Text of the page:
Now what is this about a CDROM? Is this the audio that accompanies the tour, or is this somthing else?
And many viewers I hope it gets too. This is simply wonderful and I loved every page of it. You have done a great job here and I'm happy to include links to it from my pages
by all means, take a look at what he's done.
From: Wonsug Jung
Gertrude Vernon is Lady Agnew as you know and all scans are from Portrait of a Lady; Sargent and Lady Agnew by Julia Rayer Rolfe, et alwhich is available at www.amazon.com for $15.96
The scan of Gertrude
Vernon is not
a drawing by Sargent. It is the photograph taken at the time of her
to Andrew Noel Agnew, and it is the only photograph of Lady Agnew known
The following is Julia Rayer Rolfe's comment.
"Sargent preferred to
catch his sitters
in a characteristic pose. On her arrival at the studio Lady Agnew might
have well sunk exhausted into an armchair, leaving one arm hanging
over the side. This apparent passivity is belied by the self-assurance
in her expression and
her hand is actually grasping the edge of the chair. Part of the
Wonsug sent me another picture, date unknown, of Gertrude Vernon
This is wonderful -- thank you for the clarification, and I hope to add it in a footnote to the painting eventually
Thank you very much. Your site is fabulous, a labor of love, obviously. He was truly amazing.
I am at heriot-watt uni. in galashiels, scotland. unfortunately, even though it is an art based campus i was only able to get one book on him and it is so nice to see that i can get more help from these pages!
|Thank you for the
kindness in your
thoughts, it is very rewarding for me to hear you say that.
You must get his watercolor landscapes on you page!
|Send them. I'll get them posted -- Nat|
|From: Michael McDonald
what a great job you''ve done. this by far is the best site I''ve had the pleasure to view. thank you so much!!!!!!
|Thank you very very much
made my day!!!! I really apreciate your comments.
|From: Tim Strasser
Tcu rtS email@example.com
I would like to learn
my great-great- great-great-uncle. I was just looking him up and
I do have some of his paintings. Or my grandma does. I have
the Sargent House once up in Mass. I am very proud to be a
|Just keep reading here,
it's a good
start. You should be very proud of your great-great- great-great-uncle
christo phera joh firstname.lastname@example.org
I stumbled upon your web site in TalkCity while looking for somebody else's page. I am very impressed by what you have done here.
I am not an artist, but I love art greatly. I hold a master's degree in Humanities (U. of South Florida), and also pursued (but did not finish) a Ph.D. in something called Comparative Arts (it's a degree program unique to Ohio University). Since entering grad school in 1989, I have been teaching college courses in Humanities; these courses are generally not devoted to art exclusively, but include substantial amounts of art history or art appreciation in them. I have in fact from time to time used the "Boit Daughters" painting for exams--it is a great one to use to teach the formal elements of art. And I still recall with excitement my experience seeing "El Jaleo" "live" at the Gardner Museum, some fifteen years ago.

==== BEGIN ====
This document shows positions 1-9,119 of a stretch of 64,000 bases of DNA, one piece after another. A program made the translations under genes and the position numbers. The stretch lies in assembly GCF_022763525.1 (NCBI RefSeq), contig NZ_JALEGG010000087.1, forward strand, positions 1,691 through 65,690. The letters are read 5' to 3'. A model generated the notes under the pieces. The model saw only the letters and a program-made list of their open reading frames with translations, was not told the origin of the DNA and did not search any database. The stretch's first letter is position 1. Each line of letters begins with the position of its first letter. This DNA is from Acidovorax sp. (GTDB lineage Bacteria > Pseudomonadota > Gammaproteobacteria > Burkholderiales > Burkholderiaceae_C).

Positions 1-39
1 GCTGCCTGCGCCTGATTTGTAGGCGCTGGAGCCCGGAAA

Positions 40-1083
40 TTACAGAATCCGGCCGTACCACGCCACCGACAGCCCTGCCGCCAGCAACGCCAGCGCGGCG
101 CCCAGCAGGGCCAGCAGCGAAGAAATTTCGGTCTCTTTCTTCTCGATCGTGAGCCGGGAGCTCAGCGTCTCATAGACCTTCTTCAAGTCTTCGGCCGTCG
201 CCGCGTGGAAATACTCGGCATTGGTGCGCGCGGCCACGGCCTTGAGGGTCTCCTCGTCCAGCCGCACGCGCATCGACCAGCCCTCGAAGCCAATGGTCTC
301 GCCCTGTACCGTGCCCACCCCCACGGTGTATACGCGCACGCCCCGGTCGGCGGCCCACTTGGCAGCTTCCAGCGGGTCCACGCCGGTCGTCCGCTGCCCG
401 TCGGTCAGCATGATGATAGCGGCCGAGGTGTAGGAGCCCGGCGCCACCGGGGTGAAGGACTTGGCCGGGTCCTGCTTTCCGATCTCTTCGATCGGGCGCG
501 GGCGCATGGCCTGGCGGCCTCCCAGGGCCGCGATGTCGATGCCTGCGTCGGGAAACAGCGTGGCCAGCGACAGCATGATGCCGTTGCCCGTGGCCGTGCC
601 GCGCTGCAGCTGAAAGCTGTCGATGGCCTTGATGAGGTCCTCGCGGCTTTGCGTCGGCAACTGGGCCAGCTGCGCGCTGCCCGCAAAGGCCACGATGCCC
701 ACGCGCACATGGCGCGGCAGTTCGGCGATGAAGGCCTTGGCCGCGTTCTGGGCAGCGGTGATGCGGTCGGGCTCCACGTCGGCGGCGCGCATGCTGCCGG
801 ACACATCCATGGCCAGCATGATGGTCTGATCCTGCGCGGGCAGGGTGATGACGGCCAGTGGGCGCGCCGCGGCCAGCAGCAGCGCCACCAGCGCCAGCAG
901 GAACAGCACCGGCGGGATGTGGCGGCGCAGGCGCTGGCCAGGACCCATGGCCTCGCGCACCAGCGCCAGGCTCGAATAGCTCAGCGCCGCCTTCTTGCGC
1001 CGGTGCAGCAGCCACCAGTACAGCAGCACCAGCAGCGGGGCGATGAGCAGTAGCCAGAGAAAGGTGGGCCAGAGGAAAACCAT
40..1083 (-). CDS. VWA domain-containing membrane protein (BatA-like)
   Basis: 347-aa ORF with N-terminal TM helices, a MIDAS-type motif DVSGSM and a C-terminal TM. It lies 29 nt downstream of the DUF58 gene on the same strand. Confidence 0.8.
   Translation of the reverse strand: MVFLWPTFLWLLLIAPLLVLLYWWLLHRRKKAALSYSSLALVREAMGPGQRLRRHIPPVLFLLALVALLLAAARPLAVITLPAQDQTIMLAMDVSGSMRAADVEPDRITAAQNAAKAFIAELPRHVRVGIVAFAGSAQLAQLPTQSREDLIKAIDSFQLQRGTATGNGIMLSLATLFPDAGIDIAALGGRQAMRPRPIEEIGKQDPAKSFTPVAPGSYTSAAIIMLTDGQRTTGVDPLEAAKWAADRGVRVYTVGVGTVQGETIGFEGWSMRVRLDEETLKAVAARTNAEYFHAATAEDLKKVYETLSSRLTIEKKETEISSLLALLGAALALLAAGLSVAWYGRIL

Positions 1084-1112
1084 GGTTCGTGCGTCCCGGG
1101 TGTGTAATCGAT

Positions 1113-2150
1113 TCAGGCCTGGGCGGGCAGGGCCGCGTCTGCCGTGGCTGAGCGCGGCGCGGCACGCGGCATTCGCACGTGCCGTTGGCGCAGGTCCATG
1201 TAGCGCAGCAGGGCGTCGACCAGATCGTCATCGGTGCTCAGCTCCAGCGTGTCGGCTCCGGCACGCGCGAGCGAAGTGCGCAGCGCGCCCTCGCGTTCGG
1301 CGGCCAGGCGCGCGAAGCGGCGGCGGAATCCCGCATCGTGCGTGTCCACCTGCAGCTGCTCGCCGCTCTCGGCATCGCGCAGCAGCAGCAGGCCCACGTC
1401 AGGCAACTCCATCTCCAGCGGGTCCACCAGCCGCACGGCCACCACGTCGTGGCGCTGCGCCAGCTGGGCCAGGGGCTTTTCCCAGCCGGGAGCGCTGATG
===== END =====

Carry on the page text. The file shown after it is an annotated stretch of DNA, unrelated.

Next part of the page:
I really enjoyed reading through your art analyses. You are right about the superficiality of most of the material about art on the Web (this is why I tell my own students to check the Web *last*...alas, some of them can't escape the Al Gore hype and bring themselves to look at a book to do research!) Your essays appear to be very thorough and thoughtful, however.
Are your art bulletin boards still active? I would love to jump into one of those.
|Yes it's still active,
you for your comments, I loved hearing from you. Just jump right in.
|From Sophie Carp
s. ca email@example.com
I already sent you an ICQ, but there was too little space to tell you how much I loved your site! This year is my last year in high school (I'm 17), and I have to write an essay for Art History. One of the subjects I chose to write about is John S. Sargent, and I just found an incredible pile of information about him! As I wrote in the ICQ, I'm going to study Art History in the UK next year, so your site will become top of my list when I need to find information, or just want to check out some interesting stuff. Thanks a lot, and good luck with your site!
|Thank you very much Sohie, and good luck on your studies -- Nat|
la ndri firstname.lastname@example.org
Not to long ago I was waiting in the lobby of this Thai doctors office that my mother goes to.. I had given her a ride because she was in a lot of pain. Anyhoo I was waiting around for about an hour and a half and while sitting there scanning the room full of esoteric eye candy I spotted a Smithsonian magazine on a table top... and that's where i first fell in love with Sargent’s paintings. I couldn't believe I had never heard of him. Well anyway I like your page.